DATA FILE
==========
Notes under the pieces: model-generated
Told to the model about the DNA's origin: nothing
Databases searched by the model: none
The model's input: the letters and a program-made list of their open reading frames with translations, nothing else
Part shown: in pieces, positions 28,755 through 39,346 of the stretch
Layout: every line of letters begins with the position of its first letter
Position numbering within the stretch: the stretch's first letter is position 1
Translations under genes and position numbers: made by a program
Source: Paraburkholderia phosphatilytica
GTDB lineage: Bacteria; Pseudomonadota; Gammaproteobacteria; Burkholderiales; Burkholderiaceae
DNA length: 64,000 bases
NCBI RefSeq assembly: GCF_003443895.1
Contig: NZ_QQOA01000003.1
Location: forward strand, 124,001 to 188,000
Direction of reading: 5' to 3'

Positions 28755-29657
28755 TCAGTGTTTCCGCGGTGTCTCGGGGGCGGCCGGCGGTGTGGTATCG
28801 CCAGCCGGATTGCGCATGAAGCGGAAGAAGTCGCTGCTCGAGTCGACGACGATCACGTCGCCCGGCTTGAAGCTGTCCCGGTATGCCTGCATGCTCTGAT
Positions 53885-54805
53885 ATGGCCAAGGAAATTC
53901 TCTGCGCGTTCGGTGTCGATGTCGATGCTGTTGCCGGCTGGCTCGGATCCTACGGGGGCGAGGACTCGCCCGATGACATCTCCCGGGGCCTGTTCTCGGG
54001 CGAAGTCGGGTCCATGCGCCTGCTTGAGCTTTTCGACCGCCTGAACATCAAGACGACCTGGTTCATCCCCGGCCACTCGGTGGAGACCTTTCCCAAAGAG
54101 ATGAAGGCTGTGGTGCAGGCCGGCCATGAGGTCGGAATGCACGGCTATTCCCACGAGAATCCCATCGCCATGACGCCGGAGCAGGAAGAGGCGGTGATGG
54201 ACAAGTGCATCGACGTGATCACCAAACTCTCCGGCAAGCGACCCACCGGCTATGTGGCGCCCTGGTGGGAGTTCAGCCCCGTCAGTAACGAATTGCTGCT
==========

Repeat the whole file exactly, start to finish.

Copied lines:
Notes under the pieces: model-generated
Told to the model about the DNA's origin: nothing
Databases searched by the model: none
The model's input: the letters and a program-made list of their open reading frames with translations, nothing else
Part shown: in pieces, positions 28,755 through 39,346 of the stretch
Layout: every line of letters begins with the position of its first letter
Position numbering within the stretch: the stretch's first letter is position 1
Translations under genes and position numbers: made by a program
Source: Paraburkholderia phosphatilytica
GTDB lineage: Bacteria; Pseudomonadota; Gammaproteobacteria; Burkholderiales; Burkholderiaceae
DNA length: 64,000 bases
NCBI RefSeq assembly: GCF_003443895.1
Contig: NZ_QQOA01000003.1
Location: forward strand, 124,001 to 188,000
Direction of reading: 5' to 3'

Positions 28755-29657
28755 TCAGTGTTTCCGCGGTGTCTCGGGGGCGGCCGGCGGTGTGGTATCG
28801 CCAGCCGGATTGCGCATGAAGCGGAAGAAGTCGCTGCTCGAGTCGACGACGATCACGTCGCCCGGCTTGAAGCTGTCCCGGTATGCCTGCATGCTCTGAT
Positions 53885-54805
53885 ATGGCCAAGGAAATTC
53901 TCTGCGCGTTCGGTGTCGATGTCGATGCTGTTGCCGGCTGGCTCGGATCCTACGGGGGCGAGGACTCGCCCGATGACATCTCCCGGGGCCTGTTCTCGGG
54001 CGAAGTCGGGTCCATGCGCCTGCTTGAGCTTTTCGACCGCCTGAACATCAAGACGACCTGGTTCATCCCCGGCCACTCGGTGGAGACCTTTCCCAAAGAG
54101 ATGAAGGCTGTGGTGCAGGCCGGCCATGAGGTCGGAATGCACGGCTATTCCCACGAGAATCCCATCGCCATGACGCCGGAGCAGGAAGAGGCGGTGATGG
54201 ACAAGTGCATCGACGTGATCACCAAACTCTCCGGCAAGCGACCCACCGGCTATGTGGCGCCCTGGTGGGAGTTCAGCCCCGTCAGTAACGAATTGCTGCT